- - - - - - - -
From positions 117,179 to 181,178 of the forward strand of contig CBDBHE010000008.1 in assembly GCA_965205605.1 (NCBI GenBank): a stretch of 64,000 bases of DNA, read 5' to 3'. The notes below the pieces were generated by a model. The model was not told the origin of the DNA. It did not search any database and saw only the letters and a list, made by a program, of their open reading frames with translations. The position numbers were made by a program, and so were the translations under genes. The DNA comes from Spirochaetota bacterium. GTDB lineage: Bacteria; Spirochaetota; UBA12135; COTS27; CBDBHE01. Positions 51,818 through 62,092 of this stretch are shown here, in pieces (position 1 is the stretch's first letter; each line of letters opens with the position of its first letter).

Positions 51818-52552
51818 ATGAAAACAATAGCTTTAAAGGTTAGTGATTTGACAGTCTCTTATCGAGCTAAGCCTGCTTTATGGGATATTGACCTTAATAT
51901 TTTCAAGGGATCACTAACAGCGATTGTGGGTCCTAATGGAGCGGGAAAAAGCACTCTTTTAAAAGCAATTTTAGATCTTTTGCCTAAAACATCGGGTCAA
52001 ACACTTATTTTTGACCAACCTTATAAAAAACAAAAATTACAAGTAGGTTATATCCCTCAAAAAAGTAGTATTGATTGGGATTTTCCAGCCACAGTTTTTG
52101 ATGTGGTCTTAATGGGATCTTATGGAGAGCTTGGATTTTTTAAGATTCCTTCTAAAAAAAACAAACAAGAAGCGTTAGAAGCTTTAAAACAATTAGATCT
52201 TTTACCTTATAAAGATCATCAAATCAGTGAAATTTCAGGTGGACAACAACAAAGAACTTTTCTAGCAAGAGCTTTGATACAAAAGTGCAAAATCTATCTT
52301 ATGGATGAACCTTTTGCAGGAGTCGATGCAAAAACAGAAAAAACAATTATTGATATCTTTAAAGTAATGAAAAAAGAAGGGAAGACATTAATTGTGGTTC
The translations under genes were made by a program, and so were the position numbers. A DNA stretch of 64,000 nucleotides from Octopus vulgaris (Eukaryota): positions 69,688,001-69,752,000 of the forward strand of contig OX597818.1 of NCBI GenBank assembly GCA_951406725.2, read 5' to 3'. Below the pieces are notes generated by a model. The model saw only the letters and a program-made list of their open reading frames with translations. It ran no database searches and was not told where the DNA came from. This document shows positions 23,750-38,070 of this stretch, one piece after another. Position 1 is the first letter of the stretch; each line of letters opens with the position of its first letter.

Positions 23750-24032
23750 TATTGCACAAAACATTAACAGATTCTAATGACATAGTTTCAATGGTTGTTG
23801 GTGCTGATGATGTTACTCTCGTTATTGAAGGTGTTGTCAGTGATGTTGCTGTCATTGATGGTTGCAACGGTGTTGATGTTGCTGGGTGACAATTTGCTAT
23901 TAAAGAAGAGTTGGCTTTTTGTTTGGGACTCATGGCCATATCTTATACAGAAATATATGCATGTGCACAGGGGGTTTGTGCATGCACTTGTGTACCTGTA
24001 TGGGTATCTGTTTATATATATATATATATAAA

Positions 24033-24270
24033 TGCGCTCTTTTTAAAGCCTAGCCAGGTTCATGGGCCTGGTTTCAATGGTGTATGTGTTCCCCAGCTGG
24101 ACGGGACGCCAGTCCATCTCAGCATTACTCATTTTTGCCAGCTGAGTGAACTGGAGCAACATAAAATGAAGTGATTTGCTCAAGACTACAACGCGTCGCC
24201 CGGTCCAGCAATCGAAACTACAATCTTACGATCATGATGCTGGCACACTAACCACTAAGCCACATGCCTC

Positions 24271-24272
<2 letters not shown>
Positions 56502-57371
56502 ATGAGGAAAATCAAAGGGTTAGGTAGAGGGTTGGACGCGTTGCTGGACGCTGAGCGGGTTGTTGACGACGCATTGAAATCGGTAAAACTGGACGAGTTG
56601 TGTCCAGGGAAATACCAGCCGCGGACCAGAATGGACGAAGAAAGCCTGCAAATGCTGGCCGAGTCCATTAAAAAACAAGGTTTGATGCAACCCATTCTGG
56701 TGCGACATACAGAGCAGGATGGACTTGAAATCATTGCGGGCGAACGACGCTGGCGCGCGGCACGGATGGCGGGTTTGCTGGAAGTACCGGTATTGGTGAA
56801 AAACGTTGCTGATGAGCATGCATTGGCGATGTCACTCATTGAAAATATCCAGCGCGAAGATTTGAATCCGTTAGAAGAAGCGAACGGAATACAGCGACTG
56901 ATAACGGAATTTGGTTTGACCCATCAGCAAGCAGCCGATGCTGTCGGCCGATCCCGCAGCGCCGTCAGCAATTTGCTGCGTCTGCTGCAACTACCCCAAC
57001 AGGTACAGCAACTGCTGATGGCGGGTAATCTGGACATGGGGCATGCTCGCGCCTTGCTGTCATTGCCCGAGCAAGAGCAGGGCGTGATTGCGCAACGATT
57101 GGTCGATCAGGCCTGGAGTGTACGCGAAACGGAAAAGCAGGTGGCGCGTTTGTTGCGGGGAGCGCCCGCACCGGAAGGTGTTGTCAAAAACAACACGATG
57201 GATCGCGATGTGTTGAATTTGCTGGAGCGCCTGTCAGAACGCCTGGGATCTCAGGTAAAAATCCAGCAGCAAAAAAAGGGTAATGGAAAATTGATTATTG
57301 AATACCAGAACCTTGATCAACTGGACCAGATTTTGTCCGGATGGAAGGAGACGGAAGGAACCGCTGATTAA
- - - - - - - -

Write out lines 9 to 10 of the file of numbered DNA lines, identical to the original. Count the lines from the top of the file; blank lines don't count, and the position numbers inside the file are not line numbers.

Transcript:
The translations under genes were made by a program, and so were the position numbers. A DNA stretch of 64,000 nucleotides from Octopus vulgaris (Eukaryota): positions 69,688,001-69,752,000 of the forward strand of contig OX597818.1 of NCBI GenBank assembly GCA_951406725.2, read 5' to 3'. Below the pieces are notes generated by a model. The model saw only the letters and a program-made list of their open reading frames with translations. It ran no database searches and was not told where the DNA came from. This document shows positions 23,750-38,070 of this stretch, one piece after another. Position 1 is the first letter of the stretch; each line of letters opens with the position of its first letter.

Positions 23750-24032